Web 3.0 Definitions

In our previous article we defined Web 3.0 and what it means. In that article we went through a number of different terms that we want to define for you so that you can use them moving forward. This article sets out the basic definition of each of these terms.


This is a central part of web 3.0. Web 2.0 was largely based on websites using web addresses to find information. This information is stored in a specific location. Due to the nature of web 3.0 content, it may be stored at multiple locations simultaneously and is therefore decentralised.

Currently the big social media and social engine platforms hold a lot of data and in web 3.0 the data that is generated will be stored in different locations and not with the larger platforms. This will allow for less use of the data by the large platforms.


The easiest way to think of a blockchain is as a distributed database that has copies of the database stored in different locations. This means that when the database is updated in one location then it is updated in all of the other locations. As the blockchain is decentralised there is no one central database to rely on. You rely on the different databases stored in different locations to be the same to ensure that they are correct.

The blockchain data is then stored in blocks that are linkedin together via cryptography. When new data comes in fresh data is stored in a chronological order. Another key feature is that once data is entered into a blockchain it can’t be changed, the transactions are permanently recorded and viewable to anyone.


The metaverse is a concept of a virtual world that is persistent, online and 3D. It will allow users to work, meet, play games and socialise together in those 3d spaces. There is no one metaverse in existence at the moment. Several companies are looking to build their own metaverse to be the central hub for all businesses. Given the online environment of the metaverse it will link with blockchains, NFT’s and crypto assets.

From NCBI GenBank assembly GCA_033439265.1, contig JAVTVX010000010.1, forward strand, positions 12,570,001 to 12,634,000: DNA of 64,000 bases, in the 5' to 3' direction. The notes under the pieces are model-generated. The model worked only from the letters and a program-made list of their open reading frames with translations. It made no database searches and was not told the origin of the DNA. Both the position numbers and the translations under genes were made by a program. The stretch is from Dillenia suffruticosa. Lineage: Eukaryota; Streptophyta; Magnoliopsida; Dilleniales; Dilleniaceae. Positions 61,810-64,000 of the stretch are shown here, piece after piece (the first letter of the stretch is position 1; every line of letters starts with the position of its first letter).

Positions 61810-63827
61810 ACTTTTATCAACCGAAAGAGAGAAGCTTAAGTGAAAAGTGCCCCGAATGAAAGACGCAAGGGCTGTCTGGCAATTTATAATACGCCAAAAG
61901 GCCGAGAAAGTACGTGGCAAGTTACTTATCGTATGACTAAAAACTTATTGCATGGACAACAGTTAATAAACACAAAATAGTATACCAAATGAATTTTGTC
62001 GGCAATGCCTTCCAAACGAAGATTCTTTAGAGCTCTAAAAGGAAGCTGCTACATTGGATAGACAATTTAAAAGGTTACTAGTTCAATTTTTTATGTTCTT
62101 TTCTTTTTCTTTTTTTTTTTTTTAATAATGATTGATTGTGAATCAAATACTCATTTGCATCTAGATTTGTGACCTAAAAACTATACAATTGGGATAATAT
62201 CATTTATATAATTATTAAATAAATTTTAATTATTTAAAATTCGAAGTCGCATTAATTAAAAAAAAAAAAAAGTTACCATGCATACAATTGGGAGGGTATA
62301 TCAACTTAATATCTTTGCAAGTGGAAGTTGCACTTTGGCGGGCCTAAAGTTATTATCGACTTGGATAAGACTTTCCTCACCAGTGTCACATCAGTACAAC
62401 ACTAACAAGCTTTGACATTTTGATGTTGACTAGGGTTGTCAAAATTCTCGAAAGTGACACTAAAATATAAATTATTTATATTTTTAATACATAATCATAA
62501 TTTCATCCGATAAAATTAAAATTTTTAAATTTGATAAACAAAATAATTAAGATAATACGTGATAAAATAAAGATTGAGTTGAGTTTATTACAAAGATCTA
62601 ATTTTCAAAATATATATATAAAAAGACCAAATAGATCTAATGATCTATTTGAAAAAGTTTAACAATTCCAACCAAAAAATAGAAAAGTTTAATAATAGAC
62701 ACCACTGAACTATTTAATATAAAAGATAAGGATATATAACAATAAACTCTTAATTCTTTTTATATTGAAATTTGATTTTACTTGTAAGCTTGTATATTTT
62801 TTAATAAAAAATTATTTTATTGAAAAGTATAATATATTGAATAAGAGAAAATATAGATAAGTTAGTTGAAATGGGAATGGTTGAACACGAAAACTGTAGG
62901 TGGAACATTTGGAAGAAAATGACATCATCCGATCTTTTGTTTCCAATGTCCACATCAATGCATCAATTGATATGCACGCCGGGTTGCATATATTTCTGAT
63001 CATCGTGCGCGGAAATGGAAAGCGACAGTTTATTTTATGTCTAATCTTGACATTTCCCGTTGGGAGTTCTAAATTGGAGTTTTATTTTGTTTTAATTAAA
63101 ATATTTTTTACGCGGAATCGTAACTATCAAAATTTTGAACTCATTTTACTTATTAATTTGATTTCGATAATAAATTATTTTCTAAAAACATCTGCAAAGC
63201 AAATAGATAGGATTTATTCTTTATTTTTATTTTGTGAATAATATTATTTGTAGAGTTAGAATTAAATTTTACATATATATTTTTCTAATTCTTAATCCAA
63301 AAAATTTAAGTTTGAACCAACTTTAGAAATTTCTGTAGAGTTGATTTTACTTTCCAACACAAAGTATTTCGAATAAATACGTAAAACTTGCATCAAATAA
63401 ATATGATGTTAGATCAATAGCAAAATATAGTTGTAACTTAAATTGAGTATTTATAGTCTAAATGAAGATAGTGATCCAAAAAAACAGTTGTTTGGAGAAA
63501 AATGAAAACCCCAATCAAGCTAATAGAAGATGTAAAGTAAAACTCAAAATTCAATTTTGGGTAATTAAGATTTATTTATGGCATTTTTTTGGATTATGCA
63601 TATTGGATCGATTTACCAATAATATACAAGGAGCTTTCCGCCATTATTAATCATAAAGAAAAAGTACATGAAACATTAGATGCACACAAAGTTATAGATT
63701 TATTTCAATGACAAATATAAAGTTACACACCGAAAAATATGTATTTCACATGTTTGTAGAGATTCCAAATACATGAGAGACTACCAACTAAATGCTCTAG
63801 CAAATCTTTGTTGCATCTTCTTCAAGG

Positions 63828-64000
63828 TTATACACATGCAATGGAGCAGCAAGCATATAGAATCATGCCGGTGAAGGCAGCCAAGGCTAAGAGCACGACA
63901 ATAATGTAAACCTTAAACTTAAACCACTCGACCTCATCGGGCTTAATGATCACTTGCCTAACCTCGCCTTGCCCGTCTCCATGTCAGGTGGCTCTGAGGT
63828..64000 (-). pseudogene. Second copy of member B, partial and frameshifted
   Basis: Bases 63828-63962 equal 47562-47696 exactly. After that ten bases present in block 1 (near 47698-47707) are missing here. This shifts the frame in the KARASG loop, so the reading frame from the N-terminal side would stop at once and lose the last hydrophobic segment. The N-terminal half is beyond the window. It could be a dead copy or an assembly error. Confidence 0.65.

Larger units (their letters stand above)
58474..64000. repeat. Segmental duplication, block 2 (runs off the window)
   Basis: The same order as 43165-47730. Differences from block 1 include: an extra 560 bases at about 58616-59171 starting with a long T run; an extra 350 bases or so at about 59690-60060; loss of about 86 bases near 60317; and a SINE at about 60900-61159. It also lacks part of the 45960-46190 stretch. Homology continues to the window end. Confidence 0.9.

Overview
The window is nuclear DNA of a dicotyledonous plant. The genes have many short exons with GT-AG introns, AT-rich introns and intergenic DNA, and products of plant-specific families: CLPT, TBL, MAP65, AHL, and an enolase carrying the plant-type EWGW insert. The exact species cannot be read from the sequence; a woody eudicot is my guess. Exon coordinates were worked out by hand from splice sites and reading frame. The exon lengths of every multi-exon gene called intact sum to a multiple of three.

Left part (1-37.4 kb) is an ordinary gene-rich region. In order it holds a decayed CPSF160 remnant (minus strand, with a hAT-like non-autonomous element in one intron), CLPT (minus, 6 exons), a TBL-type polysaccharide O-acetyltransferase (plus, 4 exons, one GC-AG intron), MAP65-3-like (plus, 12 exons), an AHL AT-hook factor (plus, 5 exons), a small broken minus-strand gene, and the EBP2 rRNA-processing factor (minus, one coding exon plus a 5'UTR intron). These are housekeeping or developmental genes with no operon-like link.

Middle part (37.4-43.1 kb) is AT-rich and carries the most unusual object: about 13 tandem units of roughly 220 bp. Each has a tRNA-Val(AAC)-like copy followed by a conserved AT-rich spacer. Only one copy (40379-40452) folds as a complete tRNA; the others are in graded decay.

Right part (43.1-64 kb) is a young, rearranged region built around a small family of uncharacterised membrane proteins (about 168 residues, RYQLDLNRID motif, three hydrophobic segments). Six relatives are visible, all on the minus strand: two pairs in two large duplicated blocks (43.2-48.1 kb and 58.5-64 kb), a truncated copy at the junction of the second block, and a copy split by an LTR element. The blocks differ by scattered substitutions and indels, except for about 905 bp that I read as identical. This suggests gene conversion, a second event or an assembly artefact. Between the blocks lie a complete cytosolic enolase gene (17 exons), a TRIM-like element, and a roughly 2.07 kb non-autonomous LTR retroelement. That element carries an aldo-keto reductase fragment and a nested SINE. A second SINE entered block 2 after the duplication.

Smart Contracts

These are simple programs stored on a blockchain that run when predetermined conditions are met. This means that no party to the contract has to do anything to complete the contract. For example you could have an insurance contract that pays out automatically when a certain weather event occurs in an area. They can also automate workflows triggering the next action when conditions are met.

DAO or Decentralised Autonomous Organisation

A DAO is an entity that is created without a central leadership. The DAO makes decisions based on the members together with a specific set of rules that are enforced on a blockchain. They are naturally based on the internet and decisions are taken by a vote determined by the rules of the organisation.

They are somewhat similar to companies but are not registered in the same way. However the rules of a DAO are much like a company’s constitution or rules governing a company.

NFT’s or Non-Fungible Tokens

An NFT is a unit of data stored on a blockchain that can not be interchanged. It can however by sold or traded where necessary. They general represent real-world objects like art, music and videos but can include so much more. The word non-fungible distinguishes it from fungible tokens which essentially means it can be easily replaced. Non-fungible tokens are therefore unique to the person that owns them. The unique feature is that ownership is set out in blockchain technology so that each one is owned individually.

Crypto Assets

This is a term that is used to describe cryptocurrencies, coins or tokens. These assets do not have a physical form and can’t be backed by physical assets. Crypto assets rely on blockchain technology to store the information.

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